An Educational Institute Dedicated to Islaamic Ideals
Saudi Arabia is a nation blessed with abundant resources. It has vast reserves of oil, natural gas and minerals. Yet to the Kingdom, the nation’s most valuable resource is its people, and one of its principal tasks has been to build a quality educational system to enable citizens to develop their capabilities to their fullest and to contribute to the country’s continued development. Since its founding in 1932, Saudi Arabia has established eight universities that offer undergraduate, graduate and doctoral degrees in Islamic studies, sciences and the arts.
The universities are Imam Muhammad bin Saud University, King Fahd University of Petroleum and Minerals, King Abdul Aziz University, King Saud University, the Islamic University of Madinah, Umm Al-Qura University, King Faisal University and the newest, King Khalid University. Starting with this issue, these universities will be profiled in a series of articles with a view to outlining their specialties, activities and contributions to Saudi society and its higher education system.
The Riyadh-based Imam Muhammad Ibn Saud University is one of the oldest institutes of higher education in Saudi Arabia. Its roots go back more than half-a-century, to when the General Presidency of Colleges and Educational Institutes was established by the founder of the modern Kingdom of Saudi Arabia, King Abdul Aziz Ibn Abdul Rahman Alu-Saud. In 1947, the statutes of the university were formulated and the first steps were taken to set up a modern university. Established in 1950, the Scientific Institute of Riyadh formed the core of what in 1974 became the Imam Muhammad bin Saud University. The new university brought together under one umbrella the activities of a number of colleges and institutes of higher education in Riyadh.
Over the years, the university introduced a modern educational system in its Riyadh campus and established five faculties: the Higher Judiciary Institute, the College of Islamic Law, the College of Arabic, the College of Da’wah (Call) and Information, and the College of Theology. By 1975, some 4,000 students were enrolled at the university, studying Islamic, Arabic and social sciences.
As enrollment grew, reaching 12,000 in the mid-1980s and more than 15,000 a decade later, the existing faculties were expanded and additional fields of study introduced. Initially, the student body was largely made up of young people from the Riyadh area. As the number of applicants from other parts of the country increased, the university moved to establish colleges outside Riyadh. Presently, there are two colleges in Abha, two in Buraidah, one in Al-Hasa and one in Madinah. The various colleges in Riyadh and other cities offer undergraduate and graduate degrees in 23 disciplines.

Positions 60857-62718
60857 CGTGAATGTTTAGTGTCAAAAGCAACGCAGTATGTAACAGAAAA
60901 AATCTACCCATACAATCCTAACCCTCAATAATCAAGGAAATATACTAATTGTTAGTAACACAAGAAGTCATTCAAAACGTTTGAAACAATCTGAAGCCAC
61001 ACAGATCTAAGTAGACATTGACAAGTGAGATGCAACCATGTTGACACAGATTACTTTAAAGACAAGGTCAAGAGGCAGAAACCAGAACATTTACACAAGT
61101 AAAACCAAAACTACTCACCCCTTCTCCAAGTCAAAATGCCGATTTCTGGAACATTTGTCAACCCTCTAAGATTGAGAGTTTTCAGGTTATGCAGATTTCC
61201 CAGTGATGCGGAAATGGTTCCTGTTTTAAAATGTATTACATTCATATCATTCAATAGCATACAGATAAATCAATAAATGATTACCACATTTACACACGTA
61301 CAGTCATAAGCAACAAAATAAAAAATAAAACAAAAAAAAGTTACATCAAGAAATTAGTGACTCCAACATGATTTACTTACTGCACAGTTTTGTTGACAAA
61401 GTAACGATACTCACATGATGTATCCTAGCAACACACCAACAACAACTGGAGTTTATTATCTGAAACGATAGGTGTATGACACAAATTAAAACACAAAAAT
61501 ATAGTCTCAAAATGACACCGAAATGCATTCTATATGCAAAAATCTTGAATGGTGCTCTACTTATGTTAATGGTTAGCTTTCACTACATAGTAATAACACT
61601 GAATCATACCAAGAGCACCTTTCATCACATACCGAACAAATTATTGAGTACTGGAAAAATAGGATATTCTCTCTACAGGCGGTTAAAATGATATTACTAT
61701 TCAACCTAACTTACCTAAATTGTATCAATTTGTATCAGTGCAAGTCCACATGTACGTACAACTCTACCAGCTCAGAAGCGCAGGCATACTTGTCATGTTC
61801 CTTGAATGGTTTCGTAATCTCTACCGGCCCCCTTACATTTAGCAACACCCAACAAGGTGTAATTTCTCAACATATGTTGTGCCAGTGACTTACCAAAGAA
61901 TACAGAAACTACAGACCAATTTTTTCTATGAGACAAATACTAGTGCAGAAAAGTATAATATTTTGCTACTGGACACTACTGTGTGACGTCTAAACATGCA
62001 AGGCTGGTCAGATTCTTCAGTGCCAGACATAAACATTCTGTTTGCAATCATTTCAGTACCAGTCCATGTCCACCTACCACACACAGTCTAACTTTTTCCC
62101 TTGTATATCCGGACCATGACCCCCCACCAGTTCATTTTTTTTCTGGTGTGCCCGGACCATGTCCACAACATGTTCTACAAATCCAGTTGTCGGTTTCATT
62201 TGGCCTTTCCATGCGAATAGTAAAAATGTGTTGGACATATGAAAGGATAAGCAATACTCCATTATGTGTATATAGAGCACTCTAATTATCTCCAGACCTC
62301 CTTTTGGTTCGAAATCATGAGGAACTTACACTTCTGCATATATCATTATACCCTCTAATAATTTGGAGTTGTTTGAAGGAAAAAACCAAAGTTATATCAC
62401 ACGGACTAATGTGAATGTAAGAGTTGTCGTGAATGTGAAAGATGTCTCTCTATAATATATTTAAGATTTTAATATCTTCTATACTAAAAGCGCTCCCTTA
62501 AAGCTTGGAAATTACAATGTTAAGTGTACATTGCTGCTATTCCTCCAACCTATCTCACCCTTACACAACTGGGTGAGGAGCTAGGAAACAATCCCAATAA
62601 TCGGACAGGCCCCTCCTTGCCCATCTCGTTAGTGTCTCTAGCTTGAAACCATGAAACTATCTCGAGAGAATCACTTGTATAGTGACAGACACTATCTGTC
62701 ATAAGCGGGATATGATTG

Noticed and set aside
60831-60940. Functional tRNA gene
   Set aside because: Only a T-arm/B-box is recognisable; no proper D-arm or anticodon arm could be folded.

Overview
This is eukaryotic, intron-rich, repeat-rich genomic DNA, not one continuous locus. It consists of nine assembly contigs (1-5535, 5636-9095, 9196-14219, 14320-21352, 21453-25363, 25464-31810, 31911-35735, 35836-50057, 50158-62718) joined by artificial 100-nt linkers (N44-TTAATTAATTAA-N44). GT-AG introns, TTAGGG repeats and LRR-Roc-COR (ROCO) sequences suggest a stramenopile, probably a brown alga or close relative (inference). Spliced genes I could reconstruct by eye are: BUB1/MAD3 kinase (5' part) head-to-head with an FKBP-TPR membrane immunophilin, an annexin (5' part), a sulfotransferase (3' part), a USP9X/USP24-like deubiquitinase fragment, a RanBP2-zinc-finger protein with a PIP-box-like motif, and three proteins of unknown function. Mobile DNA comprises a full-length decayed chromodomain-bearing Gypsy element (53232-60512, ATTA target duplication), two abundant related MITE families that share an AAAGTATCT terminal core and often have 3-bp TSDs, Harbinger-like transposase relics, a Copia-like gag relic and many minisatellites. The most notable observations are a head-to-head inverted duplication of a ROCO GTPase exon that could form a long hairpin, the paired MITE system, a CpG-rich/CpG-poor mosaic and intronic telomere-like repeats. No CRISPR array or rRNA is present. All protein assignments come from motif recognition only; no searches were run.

In addition to providing quality education to young Saudis, the university’s other principal objectives as outlined in its charter include the promotion of a better understanding of Islamic sciences and Arabic language and culture outside the Kingdom. The university has sought to realize these objectives through establishing close working relationships with other institutes of higher learning throughout the world, conducting research and exchanging information.
The number of non-Saudi students enrolled at Saudi institutes of higher education has been increasing over the years due to the high quality of education and the affiliations Saudi universities have established with counterparts in other regions of the world. The Imam Muhammad Bin Saud University has welcomed this trend as a means of promoting advanced study of Islamic and Arabic sciences in other countries.
In addition to accepting foreign students at its faculties in Saudi Arabia, the Imam Muhammad Bin Saud University has established six institutes of higher education outside the Kingdom to enable a larger number of non-Saudis to study Islamic and Arabic sciences. Upon completion of these courses, students receive degrees issued by the internationally accredited Imam Muhammad bin Saud University.
The institute’s Arabic Language Department offers courses ranging from intermediate to advanced for non-Arabic speakers. Relying on an educational staff of native Arabic teachers and using modern audio-visual equipment and computers, the department offers a high-quality language program that enrolls some 600 students annually. The department is currently working with counterparts at American universities to establish a graduate program in teaching Arabic as a second language.
Enrollment in the courses offered by both the Department of Islamic Sciences and the Arabic Language Department is free of charge to students who meet the institute’s qualification requirements.
The institute has an extensive research department, where researchers conduct studies and collect information related to Islam and Islamic studies. They compile and translate information which is used to publish books in Arabic and English, thousands of copies of which are sent free-of-charge to libraries, educational institutions and Islamic centers throughout North America and the Islamic world.
The Department of Information Services provides computers used in the teaching programs as well as for the institute’s other activities. It also designs and develops educational and scientific software for use in learning and teaching Islam and Arabic.
The institute also has a large reference library that is open to students, visitors and researchers. It holds more than 20,000 books and thousands of publications on Islam and the Arabic language, social sciences, geography, history and biography. The Department of Seminars and Activities organizes specialized courses and functions, such as seminars and conferences, in the fields of Islamic and Arabic sciences.